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Hair cut advice


Registered User
Aug 13, 2010
I saw Sherlock1066's question about hair washing and it's reminded me that on our next visit to M, I will have the task of trying to persuade her to have her hair cut. I hope Sherlock doesn't mind me tagging on to this theme.

Pre-dementia my M always had her hair cut at chin length. Now, due to a passing comment about how nice her hair looked after she'd had a bath - M is now refusing to have her hair cut.

I know for all of you this is probably the least of your worries with the person you are caring for but I was just wondering if people had experienced the same or have any tips.

It has become so long now, it generally looks untidy - this is no reflection on M's carers - but it has become unmanageable.

When family members have gently suggested she go to the hairdresser to have a 'little trim' she gets cross and upset. It's a shame as she took pride in her appearance and now looks unkempt and I feel loosing her dignity.

Giving a photo of how her hair it used to be didn't trigger her to want to change it - it was silly of me to think she would make that connection now.:(
She cried when she tried on some clothes she was given when she looked in the mirror a few months ago - and she tried to express that everything looked horrible - it was the clothes (she has put on a lot of weight) but also I don't think she sees 'herself' in the mirror anymore - would a haircut help? and should there be a full length mirror in her room?

The carers have the approach that if someone doesn't want to do something they don't have to and I'm not suggesting Mum is forced. However she appeared to enjoy having her hair dried by me last time I visited. I have no hair cutting skills whatsoever, but am seriously considering asking the carers if I could cut a few inches off, if M will let me - would it then show her - that it's 'OK' then she could go to the care home's hairdresser to have it neatened up?
Cutting a few inches wouldn't even be close to how she used to have it - that's how bad it's got:(

Would there be an issue bringing in scissors?

Thanks for listening


Registered User
Jan 20, 2014
I don't see why you shouldn't trim it a bit, if you comb/brush it and tell her you are just tidying the ends, then maybe do the same thing each week, until it is a manageable length? i guess trying to cut it dramatically might make her feel insecure. My mum's hair got to going over her eyes and I ended up taking scissors to it, I had no idea what I was doing but it had to be cut, couldn't get her to the hairdressers. I don't see why you should feel you need to ask the carers, tbh.

I wouldn't ask about taking in scissors, I'd just do it, as if you ask they might say no. But keep your eyes on them at all times and put them back in your bag as soon as you are done as it isn't just your mum who is at risk, someone else might get hold of them.


Volunteer Moderator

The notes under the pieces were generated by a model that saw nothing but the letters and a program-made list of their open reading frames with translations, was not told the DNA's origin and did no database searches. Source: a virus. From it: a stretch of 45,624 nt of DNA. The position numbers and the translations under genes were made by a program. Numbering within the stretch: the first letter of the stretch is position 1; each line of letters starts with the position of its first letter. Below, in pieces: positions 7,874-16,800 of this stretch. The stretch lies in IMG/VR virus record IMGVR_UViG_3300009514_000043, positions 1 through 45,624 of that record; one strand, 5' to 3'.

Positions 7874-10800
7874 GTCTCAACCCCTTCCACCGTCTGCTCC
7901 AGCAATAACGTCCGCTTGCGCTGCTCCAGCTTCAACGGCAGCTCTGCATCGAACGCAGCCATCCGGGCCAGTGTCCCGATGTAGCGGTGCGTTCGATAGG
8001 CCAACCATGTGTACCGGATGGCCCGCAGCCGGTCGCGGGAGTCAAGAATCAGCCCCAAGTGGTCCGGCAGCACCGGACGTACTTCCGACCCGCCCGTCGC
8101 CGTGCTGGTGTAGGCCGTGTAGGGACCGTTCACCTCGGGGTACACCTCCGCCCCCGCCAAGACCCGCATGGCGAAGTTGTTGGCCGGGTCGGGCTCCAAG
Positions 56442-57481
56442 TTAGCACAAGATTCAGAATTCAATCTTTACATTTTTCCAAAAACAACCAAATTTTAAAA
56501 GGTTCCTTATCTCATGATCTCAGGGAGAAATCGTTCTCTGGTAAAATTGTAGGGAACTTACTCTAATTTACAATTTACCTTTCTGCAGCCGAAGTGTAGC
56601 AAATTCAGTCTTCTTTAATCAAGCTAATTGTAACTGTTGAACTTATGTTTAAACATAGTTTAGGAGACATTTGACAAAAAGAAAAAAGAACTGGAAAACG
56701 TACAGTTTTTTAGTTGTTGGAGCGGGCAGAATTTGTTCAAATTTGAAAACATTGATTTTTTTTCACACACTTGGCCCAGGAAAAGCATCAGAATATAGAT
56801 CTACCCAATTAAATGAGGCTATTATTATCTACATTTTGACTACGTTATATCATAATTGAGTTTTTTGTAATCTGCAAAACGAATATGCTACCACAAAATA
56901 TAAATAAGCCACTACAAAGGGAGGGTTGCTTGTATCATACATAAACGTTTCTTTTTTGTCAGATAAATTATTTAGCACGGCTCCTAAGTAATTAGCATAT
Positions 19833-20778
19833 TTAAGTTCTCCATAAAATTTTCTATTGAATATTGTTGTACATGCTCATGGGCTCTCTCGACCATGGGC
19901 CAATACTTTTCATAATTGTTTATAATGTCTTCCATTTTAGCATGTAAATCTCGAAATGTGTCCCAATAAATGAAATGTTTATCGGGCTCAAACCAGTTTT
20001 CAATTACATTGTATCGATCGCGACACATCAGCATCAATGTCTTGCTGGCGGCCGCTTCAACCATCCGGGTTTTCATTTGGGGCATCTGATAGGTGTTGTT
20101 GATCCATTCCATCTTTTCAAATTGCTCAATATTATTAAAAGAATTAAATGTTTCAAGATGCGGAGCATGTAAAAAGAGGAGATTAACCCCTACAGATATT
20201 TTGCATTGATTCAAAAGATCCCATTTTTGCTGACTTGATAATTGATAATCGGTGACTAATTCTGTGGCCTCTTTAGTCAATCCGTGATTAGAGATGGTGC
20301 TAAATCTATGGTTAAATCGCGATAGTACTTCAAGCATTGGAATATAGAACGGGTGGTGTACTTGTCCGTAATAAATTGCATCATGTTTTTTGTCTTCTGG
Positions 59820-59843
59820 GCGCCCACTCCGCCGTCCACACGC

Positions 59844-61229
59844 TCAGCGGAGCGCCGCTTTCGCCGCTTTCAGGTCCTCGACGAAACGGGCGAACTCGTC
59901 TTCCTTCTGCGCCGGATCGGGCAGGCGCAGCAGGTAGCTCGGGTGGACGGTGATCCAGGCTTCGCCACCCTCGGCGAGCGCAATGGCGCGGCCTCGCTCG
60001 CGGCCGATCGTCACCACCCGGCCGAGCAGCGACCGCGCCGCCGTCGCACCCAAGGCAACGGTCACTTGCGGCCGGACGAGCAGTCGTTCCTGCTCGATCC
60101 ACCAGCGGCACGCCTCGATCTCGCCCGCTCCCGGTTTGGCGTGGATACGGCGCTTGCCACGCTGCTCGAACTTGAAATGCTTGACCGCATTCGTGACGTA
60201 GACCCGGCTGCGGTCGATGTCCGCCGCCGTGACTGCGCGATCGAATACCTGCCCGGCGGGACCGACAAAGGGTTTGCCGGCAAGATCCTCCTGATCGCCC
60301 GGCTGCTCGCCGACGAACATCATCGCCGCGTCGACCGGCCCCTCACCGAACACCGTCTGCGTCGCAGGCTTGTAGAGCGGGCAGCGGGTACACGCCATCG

Jul 14, 2006
South Staffordshire
Nothing is easy when dealing with dementia and small things become big things.

If she is getting upset when it is mentioned to her maybe have a word with the care home and book her in with the hairdresser. Say nothing to her and ask a carer to take her. She may just sit down and accept a hair cut if no fuss is made and there is only a carer there.

My husband is far more compliant with his carers than he is with me.



Registered User
Dec 11, 2013
Nothing is easy when dealing with dementia and small things become big things.

If she is getting upset when it is mentioned to her maybe have a word with the care home and book her in with the hairdresser. Say nothing to her and ask a carer to take her. She may just sit down and accept a hair cut if no fuss is made and there is only a carer there.

My husband is far more compliant with his carers than he is with me.


Helpful advice jaymor :)

But really I'm posting to say I love your strapline: "I keep hitting the escape key but I'm still here". Wow, that touches a nerve with me :D


Registered User
Oct 28, 2013
Hi meercat l have cut my husbands hair for 50 yrs but for the last year he will not allow me to cut it saying he has always cut his own hair, it looks a mess all one length he snips bits off the bottom looks awful but thats AD gets very cross if l suggest cutting it l give up the wind blows it all over the place which makes him cross l say get your hair cut then it wont blow no good doesn't listen hope this makes you laugh pamann

Sent from my GT-P5210 using Talking Point mobile app


Registered User
Jun 8, 2012
If the hair cutting upsets her I personally wouldn't do it, I might try seeing if she'd have it plaited, put in a bun, a French plait will last a couple of days. Perhaps how it is arranged rather then loose might be a compromise? Hair combs are a simple way of quickly tidying up hair, I use them myself. Just trying to think of alternatives.


Registered User
Mar 4, 2014
Hi. I used to have this with my Dad who had alzheimers. In the end I bought a pair of hair scissors from Boots and it became routine that I trimmed his hair every few weeks - which he seemed to accept, although trimming his moustache was a bit more tricky! I guess the question is why she needs to have a hairdresser haircut. Is it because it's how you want her to look? Or because the style is more complicated than a simple trim?

Sorry if that seems a bit rude, but with my Mum and her dementia I'm having to shift my thought process about how I want her to look and behave and what makes her content.


Registered User
Aug 29, 2011